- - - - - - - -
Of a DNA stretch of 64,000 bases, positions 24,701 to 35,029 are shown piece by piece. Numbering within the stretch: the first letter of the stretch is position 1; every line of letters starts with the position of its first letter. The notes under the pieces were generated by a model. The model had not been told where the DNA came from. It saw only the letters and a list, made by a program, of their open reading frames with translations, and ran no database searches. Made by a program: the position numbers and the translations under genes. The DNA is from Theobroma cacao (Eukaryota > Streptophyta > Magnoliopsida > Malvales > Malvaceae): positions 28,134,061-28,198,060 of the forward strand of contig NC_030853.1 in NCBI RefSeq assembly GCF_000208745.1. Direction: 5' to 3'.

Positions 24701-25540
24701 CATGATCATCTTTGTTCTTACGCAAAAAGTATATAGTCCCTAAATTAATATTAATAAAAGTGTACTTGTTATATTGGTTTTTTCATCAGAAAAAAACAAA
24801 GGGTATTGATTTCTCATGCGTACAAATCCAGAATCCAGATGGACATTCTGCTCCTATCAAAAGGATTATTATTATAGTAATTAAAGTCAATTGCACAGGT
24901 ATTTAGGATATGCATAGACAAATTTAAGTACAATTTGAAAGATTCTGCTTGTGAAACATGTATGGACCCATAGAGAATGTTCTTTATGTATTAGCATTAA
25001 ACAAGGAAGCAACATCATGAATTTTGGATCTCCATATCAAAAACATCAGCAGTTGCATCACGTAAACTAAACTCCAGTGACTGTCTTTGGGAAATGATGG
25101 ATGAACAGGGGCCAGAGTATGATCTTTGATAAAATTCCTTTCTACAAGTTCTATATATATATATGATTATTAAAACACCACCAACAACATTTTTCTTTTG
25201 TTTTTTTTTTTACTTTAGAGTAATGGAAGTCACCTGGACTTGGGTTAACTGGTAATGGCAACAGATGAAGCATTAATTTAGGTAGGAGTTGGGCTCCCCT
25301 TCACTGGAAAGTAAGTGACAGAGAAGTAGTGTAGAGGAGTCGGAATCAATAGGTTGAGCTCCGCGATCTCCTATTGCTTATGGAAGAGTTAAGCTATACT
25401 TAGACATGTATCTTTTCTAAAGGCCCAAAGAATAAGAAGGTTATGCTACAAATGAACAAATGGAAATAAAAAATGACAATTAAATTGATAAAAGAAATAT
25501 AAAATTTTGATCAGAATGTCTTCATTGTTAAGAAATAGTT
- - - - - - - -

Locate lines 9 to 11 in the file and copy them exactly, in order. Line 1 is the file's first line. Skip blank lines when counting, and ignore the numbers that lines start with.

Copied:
25301 TCACTGGAAAGTAAGTGACAGAGAAGTAGTGTAGAGGAGTCGGAATCAATAGGTTGAGCTCCGCGATCTCCTATTGCTTATGGAAGAGTTAAGCTATACT
25401 TAGACATGTATCTTTTCTAAAGGCCCAAAGAATAAGAAGGTTATGCTACAAATGAACAAATGGAAATAAAAAATGACAATTAAATTGATAAAAGAAATAT
25501 AAAATTTTGATCAGAATGTCTTCATTGTTAAGAAATAGTT